“adriana, you are just like my aunt grace. same age. her hair in a tight bun off her face. innocent just like you.”

never in my life has anyone called me innocent. when i was young, my uncle called my trouble. he lost his business. drank too much. instead of calling me spirited, he called me trouble. he’s dead now. i held my mom’s hand so tight at his funeral. she cried. i did not. i watched my cousin take out items from his coffin: an antique accordion and a watch. my cousin ended up selling them. he lost the business he inherited. he died too. i didn’t go to his funeral. i got lucky. it snowed so hard the train was canceled.

i wanted to thank her for calling me innocent. i worked for her. i was helping her and her daughter achieve their goals. i remember what my social worker friend always told me; do no harm.

i thought about it. do no harm. would i do her harm if i thanked her. thank her from my soul for calling me innocent.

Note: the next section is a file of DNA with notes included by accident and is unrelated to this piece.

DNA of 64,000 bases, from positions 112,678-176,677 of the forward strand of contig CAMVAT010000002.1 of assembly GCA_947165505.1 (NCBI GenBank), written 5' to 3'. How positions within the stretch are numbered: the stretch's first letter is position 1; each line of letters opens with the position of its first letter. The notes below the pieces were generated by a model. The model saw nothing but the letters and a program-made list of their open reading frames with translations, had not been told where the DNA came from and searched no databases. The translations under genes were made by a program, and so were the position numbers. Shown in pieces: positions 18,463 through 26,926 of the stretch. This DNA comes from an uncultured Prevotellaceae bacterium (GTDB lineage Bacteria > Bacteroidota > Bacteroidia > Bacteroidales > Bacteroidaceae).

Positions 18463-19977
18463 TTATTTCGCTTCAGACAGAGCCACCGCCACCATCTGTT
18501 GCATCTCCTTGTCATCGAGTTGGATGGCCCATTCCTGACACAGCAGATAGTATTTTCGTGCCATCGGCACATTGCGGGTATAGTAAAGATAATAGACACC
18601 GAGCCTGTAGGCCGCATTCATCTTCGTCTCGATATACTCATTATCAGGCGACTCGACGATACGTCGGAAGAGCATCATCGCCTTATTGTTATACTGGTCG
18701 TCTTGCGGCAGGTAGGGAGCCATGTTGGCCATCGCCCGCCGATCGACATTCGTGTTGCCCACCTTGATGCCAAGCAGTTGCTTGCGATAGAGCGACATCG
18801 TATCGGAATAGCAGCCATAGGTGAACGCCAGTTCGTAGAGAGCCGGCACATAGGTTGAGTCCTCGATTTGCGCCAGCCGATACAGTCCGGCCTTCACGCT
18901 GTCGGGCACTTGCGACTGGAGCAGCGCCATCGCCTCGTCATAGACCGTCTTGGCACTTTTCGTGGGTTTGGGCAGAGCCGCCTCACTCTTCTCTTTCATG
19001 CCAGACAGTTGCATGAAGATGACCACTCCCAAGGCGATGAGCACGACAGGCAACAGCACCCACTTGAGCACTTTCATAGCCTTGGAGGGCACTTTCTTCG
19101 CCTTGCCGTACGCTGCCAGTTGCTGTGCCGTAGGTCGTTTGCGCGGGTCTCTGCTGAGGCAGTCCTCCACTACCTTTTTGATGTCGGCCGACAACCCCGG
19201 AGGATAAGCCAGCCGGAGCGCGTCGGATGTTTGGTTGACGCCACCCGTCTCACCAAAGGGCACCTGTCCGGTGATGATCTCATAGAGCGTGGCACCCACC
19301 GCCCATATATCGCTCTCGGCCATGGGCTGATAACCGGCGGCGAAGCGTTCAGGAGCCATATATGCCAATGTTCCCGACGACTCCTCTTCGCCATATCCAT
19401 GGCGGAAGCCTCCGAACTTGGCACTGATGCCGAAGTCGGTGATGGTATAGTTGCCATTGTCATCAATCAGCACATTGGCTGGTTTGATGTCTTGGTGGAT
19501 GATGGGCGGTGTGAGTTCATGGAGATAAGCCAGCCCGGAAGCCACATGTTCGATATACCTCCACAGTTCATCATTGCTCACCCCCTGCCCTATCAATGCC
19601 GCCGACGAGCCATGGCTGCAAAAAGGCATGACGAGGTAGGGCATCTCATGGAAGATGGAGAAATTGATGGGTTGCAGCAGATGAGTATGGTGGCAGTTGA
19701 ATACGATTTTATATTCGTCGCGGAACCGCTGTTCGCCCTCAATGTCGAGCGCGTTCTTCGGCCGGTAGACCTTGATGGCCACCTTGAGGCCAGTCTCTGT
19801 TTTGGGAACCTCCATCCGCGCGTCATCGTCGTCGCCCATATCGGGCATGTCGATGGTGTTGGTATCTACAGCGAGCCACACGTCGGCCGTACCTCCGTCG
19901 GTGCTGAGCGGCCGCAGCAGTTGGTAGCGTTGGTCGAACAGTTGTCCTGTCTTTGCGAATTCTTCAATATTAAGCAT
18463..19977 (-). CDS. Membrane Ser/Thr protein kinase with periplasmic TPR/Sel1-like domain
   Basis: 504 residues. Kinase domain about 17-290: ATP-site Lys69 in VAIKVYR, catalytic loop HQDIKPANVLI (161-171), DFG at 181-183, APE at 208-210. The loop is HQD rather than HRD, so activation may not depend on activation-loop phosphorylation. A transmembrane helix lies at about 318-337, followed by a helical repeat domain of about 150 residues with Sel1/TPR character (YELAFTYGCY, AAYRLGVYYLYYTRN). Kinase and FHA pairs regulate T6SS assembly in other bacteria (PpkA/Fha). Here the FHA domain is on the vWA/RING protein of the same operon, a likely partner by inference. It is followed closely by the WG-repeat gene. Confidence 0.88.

i thought about it. do no harm. would i do her harm if told her i am not sure i was ever innocent. i was trouble. i was a bad influence. i was damaged. i was a whore.

i decided to say nothing.

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i am a first generation italian-american who grew up in southern new jersey. Life is amazingly beautiful and devastating. Sometimes in the same day.

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adriana suriano

adriana suriano

i am a first generation italian-american who grew up in southern new jersey. Life is amazingly beautiful and devastating. Sometimes in the same day.

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